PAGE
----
Friday, April 11, 2008

Lives of Burmese migrant workers in Thailand

In memory of the 54 Burmese migrant workers who suffocated to death in Thailand on Friday, I have brought together -- in one place -- excerpts from previous Jotman blog posts concerning the plight of Burmese migrant workers in Thailand:

In September 2006 I blogged from the northern Thai border town of Mae Sae:
Going further up the river, I almost walked right past a small Thai army checkpoint. I spoke at some length with a Thai army sergeant, while a procession of Burmese on bicycles streamed past us. Some of the young men took a steep path to the river where they quickly stripped down to their underwear. Their clothes contained in clear plastic bags, they waded and then swam across the river. Past where we stood, the Burmese border extended over to our side of the river.

"Where's the border line?" I asked the sergeant.

"See that white dog?" Through the bushes I could see the animal sleeping. "That dog belongs to the Myanmar army."

The sergeant told me the Burmese were permitted stay on the Thai side for one day.

Suddenly, the sergeant looked at me quizzically. "Why are you interested in this?" Scowling, he pointed in the direction of the myriad border-crossers, "All this, it is so very low-so." Using Thai lingo, the sergeant wanted to know why a Westerner would have interest in the activities of low-society people.
In October 2007 I interviewed some Burmese migrant workers near Mae Sot, a town on the Thai Burma border:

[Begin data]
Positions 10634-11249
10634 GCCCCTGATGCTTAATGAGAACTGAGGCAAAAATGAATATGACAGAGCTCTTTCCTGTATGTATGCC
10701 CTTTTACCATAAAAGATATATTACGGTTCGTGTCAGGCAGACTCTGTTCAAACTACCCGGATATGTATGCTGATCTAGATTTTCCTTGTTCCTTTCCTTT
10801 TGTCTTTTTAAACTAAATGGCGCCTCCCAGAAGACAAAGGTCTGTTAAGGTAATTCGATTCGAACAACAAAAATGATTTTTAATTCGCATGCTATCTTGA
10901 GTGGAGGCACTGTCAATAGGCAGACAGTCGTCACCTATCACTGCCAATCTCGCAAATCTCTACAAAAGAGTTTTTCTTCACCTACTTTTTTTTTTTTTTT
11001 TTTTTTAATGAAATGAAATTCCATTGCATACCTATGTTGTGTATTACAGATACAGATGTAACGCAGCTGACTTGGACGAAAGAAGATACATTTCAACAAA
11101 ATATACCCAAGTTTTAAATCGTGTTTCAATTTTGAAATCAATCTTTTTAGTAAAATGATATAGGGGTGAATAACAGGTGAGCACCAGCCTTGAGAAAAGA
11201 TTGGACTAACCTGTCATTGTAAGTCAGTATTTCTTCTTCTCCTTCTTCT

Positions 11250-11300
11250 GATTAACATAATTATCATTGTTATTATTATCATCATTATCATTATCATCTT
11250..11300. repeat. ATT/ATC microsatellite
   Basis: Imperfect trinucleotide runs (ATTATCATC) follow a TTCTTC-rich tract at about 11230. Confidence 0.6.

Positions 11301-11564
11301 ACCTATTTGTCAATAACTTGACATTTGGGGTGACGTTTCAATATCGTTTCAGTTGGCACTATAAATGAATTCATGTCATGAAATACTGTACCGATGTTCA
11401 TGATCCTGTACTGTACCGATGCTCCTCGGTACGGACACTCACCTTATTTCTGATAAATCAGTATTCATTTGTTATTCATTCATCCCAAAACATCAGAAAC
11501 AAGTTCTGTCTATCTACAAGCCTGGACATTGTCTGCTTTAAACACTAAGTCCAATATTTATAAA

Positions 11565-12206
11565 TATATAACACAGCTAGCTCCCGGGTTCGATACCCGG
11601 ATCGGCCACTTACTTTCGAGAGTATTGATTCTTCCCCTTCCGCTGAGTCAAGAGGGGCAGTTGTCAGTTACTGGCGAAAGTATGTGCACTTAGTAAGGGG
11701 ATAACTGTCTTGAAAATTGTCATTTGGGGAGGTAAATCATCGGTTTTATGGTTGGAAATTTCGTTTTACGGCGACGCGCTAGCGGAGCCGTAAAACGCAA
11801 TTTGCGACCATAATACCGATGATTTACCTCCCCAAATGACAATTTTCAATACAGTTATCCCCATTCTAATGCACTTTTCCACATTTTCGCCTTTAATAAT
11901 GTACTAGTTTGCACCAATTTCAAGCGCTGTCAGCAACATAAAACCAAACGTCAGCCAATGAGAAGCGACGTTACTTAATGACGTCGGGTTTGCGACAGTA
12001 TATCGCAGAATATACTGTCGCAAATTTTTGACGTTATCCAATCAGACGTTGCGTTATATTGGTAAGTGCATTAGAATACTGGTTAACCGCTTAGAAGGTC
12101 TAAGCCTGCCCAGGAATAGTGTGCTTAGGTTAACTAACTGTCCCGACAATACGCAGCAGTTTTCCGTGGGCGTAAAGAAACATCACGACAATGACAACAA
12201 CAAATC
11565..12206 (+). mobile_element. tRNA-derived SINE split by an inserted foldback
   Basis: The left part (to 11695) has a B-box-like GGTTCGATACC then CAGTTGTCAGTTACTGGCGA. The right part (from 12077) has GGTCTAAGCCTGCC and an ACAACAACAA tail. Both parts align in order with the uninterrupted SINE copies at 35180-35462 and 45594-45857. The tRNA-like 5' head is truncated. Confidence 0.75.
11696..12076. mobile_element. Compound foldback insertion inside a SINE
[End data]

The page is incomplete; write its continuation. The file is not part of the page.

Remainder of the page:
In November 2007, I took this photo, and commented:
I almost walked past this cart without noticing the little Burmese boy it contained. Although he looks a bit forsaken, he had not been abandoned. His mother was hard at work nearby.

On another occasion last fall, standing on a riverbank, my Burmese guide explained how some of his countrymen travel back and forth across the border:
Frank spoke quickly, he mentioned how rotten his government was; he proceeded to point out some Burmese commuters. On the other riverbank, four young men were boarding a truck inner-tube. They pushed it into the river and then they piled in. Paddling with their hands the river carried them straight towards us. We watched them disembark on the sandy bank directly below where we stood.

"In total, they pay one thousand baht (US$40) to get across, half goes in the pockets of the Burma soldier." It was clear from Franks tone of voice that Frank didn't like Burmese soldiers. . . .
To read more of my reports concerning the Burma crisis, see here.

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